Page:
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Ash Wednesday, Valentine’s Day, and True Love

How will you handle the confluence of traditions and romantic ideas today? On the one hand, it is Valentine’s Day. It is a celebration of romantic love and indulgence in chocolate, food, flowers, and all sorts of pleasure. On the other hand, it is Ash Wednesday. It is a day that marks the beginning of Jesus’ journey to the cross. It is a day when many Christians enter into a time of solemnity, contemplating our own mortality and seeking a simpler life of fasting and prayer.

What to do.

I was encouraged by an article in the Washington Post this morning. Christopher J. Hale says,

For a Christian, the rock band Boston got it right in 1976: Love is “more than a feeling.” We doubt the authenticity of the Kay Jewelers, empty-shelled love that marks the bourgeois celebration of modern-day Valentine’s Day. Christian love is less about feeling and more about action. It’s gritty. It’s messy. It hurts. In fact, we distrust a love that doesn’t suffer and costs nothing. Paul puts this reality simply in his letter to the Corinthians. He tells us that a love only spoken, but not acted upon, is as worthless as a “clashing cymbal,” while a love that’s performed in deed “always perseveres.” (Read the whole article here.)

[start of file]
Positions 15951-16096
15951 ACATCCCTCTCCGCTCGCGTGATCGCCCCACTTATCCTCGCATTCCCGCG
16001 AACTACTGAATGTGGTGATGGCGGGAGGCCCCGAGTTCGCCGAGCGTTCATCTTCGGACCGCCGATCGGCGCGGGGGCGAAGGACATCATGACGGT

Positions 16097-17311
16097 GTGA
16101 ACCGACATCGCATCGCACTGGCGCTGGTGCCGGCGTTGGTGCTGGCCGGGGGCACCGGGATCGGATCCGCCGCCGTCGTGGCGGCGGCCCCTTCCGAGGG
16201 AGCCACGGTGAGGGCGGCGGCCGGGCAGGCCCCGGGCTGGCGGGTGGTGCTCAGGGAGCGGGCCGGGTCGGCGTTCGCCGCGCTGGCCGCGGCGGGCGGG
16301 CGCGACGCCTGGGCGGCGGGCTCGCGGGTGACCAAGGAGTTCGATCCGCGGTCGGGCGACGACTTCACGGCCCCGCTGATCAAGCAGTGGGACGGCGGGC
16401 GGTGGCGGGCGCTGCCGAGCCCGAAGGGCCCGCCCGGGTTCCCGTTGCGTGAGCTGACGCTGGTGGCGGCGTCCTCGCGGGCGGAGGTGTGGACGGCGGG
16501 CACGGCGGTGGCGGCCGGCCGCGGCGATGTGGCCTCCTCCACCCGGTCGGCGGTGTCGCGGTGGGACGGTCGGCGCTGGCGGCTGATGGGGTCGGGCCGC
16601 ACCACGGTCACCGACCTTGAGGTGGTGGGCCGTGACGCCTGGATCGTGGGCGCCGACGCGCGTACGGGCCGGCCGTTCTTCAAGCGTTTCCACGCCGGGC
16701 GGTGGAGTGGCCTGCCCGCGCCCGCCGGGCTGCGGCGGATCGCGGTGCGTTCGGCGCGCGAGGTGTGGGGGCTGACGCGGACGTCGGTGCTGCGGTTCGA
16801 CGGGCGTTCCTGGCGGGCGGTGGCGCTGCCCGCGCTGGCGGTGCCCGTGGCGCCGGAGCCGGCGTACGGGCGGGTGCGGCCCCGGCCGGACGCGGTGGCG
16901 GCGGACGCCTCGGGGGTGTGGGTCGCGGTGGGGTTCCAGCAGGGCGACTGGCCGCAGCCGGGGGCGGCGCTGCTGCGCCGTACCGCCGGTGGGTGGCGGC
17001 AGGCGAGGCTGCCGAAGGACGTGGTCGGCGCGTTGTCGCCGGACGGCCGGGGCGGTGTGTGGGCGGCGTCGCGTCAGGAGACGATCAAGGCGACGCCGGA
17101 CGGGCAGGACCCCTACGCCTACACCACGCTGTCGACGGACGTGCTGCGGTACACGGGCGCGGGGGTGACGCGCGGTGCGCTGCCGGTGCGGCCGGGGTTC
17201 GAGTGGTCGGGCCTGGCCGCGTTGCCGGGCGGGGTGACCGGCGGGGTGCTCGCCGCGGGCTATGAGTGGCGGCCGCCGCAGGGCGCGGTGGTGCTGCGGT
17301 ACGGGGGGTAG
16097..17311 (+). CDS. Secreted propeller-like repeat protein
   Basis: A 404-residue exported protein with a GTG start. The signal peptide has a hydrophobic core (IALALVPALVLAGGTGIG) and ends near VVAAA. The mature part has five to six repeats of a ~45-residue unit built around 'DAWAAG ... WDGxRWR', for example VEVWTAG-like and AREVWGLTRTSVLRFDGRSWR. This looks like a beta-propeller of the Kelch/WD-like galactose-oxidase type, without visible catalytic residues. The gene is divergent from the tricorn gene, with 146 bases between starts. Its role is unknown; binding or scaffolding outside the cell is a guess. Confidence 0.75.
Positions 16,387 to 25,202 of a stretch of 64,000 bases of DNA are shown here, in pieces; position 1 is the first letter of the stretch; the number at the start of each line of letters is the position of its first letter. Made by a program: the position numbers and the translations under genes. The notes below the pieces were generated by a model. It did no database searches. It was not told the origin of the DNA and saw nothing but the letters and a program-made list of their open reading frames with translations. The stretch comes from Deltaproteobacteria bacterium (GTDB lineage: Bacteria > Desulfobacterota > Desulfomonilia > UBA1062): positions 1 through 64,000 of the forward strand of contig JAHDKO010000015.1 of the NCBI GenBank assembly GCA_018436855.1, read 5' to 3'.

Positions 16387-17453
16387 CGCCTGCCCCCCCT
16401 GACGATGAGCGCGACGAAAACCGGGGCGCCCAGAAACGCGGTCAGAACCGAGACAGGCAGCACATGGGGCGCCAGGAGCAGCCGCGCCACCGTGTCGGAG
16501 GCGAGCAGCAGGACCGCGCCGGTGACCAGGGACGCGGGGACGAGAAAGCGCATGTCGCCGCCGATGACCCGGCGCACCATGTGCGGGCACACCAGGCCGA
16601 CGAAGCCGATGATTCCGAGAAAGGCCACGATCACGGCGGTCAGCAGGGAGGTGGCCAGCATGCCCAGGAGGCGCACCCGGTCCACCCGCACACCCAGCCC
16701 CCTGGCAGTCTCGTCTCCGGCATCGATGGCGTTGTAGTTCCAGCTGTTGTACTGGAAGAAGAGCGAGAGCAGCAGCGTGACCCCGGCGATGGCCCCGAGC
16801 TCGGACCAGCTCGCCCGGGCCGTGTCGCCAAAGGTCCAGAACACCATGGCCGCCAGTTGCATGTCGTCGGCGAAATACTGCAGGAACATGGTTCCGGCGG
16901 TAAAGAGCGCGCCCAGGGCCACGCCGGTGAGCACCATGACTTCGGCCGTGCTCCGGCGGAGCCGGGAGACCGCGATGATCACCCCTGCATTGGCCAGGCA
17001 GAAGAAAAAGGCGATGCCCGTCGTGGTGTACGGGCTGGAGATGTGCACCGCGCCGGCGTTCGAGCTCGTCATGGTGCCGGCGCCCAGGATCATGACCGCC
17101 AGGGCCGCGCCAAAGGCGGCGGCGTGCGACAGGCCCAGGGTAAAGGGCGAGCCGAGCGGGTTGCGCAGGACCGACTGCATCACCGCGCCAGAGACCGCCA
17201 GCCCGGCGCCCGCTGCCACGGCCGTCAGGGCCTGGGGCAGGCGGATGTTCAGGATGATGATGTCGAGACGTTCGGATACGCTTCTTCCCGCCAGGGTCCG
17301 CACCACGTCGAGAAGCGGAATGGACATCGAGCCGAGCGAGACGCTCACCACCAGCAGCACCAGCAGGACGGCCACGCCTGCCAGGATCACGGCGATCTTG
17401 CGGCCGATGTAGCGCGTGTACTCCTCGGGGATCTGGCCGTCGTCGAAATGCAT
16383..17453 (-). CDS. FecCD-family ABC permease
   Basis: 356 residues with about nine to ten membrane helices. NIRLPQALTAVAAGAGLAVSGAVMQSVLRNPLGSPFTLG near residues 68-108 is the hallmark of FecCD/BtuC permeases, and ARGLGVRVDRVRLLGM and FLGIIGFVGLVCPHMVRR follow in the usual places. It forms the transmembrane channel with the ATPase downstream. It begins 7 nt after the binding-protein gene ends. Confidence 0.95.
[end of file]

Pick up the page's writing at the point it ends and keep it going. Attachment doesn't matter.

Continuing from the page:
I will preach about this tonight. Our text is John 10:1-18. This is known as the Good Shepherd text. At first, I thought this was a strange selection. The more I have marinated in the text, however, the more I think it is a beautiful choice. Jesus said that he is the Good Shepherd. “The good shepherd lays down his life for the sheep. (verse 11)”

Jesus later told his disciples,

As the Father has loved me, so I have loved you; abide in my love. If you keep my commandments, you will abide in my love, just as I have kept my Father’s commandments and abide in his love. I have said these things to you so that my joy may be in you, and that your joy may be complete. “This is my commandment, that you love one another as I have loved you. No one has greater love than this, to lay down one’s life for one’s friends. You are my friends if you do what I command you. (John 15:9–14).

Let’s face it. Valentine’s Day, as it is celebrated in our culture, is an invention of the Greeting Card, Chocolate, and floral industries, to play upon romantic notions of infatuation to make our wallets a little lighter. I know that sounds cynical, but I think it is mostly true.

Ash Wednesday, on the other hand, is a day that marks true love. It marks the beginning of a journey that demonstrates how much God loves the world, and how much God loves you.

So, friend of Jesus, as the ashes are smeared on your forehead today, I hope you consider it the best valentine ever.

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